It was a custom among the ancient Hindus to offer newly harvested grains to the Vedic deities before consuming them. Āgrayaṇa is an agricultural rite of the iṣṭi type (See IṢṬI for details.) which an āhitāgni (one who has ceremonially established the Vedic fires) should perform, before making use of the newly harvested grains. The rite was considered necessary only with regard to vrīhi (rice), yava (barley) and śyāmāka (a kind of yellow grain, Panicum frumentaceum) and not for other grains, vegetables or fruits. Oblations of cooked food are offered to the deities like Indra and Agni. A lump of the cooked food should be thrown on the top of the dwelling house. The sacrificer should also eat a mouthful of the grain.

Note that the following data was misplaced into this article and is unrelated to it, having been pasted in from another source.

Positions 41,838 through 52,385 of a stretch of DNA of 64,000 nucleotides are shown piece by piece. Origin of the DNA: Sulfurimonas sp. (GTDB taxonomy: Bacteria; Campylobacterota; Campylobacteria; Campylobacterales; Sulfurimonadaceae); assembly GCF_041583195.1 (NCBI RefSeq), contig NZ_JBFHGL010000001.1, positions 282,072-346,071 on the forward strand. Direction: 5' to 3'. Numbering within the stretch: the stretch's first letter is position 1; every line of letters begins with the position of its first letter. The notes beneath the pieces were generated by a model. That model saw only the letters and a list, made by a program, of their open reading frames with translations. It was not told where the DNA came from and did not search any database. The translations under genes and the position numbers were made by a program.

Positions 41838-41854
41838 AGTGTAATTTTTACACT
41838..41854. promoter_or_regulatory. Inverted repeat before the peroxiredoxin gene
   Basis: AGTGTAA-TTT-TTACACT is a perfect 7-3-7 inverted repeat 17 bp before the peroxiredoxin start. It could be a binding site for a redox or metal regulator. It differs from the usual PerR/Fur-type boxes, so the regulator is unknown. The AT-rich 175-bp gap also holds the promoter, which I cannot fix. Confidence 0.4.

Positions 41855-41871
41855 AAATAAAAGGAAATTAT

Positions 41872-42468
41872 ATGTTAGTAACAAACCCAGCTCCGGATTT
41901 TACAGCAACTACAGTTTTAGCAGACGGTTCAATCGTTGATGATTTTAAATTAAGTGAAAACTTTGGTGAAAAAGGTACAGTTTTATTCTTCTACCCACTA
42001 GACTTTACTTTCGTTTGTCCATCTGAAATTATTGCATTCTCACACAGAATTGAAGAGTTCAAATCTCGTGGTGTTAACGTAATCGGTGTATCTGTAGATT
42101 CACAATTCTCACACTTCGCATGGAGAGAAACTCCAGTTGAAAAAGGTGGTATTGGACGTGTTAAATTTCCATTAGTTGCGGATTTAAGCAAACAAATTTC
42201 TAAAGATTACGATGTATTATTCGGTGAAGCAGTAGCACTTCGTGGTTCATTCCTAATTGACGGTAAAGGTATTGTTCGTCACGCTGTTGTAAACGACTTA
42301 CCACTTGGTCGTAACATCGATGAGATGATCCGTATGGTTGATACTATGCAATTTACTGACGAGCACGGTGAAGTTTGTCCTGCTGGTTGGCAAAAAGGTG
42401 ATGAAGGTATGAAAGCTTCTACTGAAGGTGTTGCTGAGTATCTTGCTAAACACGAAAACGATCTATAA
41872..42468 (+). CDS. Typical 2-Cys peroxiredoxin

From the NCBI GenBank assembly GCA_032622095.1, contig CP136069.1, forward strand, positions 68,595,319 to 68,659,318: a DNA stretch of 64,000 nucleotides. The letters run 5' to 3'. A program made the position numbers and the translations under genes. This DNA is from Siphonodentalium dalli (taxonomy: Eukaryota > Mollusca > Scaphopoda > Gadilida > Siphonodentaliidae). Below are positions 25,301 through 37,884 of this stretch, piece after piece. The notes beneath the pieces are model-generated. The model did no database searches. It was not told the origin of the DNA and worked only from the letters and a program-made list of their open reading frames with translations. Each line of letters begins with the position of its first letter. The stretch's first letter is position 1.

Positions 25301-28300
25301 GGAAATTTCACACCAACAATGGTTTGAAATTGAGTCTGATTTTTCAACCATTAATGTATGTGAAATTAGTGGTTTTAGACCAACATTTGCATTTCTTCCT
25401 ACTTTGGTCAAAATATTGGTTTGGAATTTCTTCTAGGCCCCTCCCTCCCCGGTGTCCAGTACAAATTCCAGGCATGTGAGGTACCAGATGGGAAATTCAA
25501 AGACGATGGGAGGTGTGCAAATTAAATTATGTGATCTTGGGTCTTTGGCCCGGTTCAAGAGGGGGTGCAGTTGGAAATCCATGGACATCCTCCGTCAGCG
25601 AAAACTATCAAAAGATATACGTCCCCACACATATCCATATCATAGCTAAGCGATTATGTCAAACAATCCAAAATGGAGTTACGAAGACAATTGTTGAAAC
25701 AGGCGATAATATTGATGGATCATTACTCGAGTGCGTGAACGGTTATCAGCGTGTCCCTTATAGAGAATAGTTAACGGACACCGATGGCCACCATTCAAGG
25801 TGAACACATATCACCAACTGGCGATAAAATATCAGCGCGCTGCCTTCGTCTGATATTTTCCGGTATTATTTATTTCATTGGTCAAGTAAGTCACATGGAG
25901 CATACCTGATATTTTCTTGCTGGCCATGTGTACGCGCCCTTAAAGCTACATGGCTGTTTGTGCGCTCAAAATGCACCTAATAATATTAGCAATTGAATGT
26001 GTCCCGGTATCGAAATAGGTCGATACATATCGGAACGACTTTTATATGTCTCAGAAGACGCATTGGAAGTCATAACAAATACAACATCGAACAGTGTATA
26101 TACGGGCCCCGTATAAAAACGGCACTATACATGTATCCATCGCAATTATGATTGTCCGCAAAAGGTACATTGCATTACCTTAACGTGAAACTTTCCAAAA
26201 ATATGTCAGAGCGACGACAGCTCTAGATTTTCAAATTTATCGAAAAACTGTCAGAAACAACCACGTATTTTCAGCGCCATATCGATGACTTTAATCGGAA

Even those who have not established the Vedic fires can perform Āgrayaṇa in the aupāsanāgni (domestic fire lighted at the time of marriage) with an extra oblation to Agni-sviṣṭakṛt.
This rite is also called Navayajña or Navasasyeṣṭi.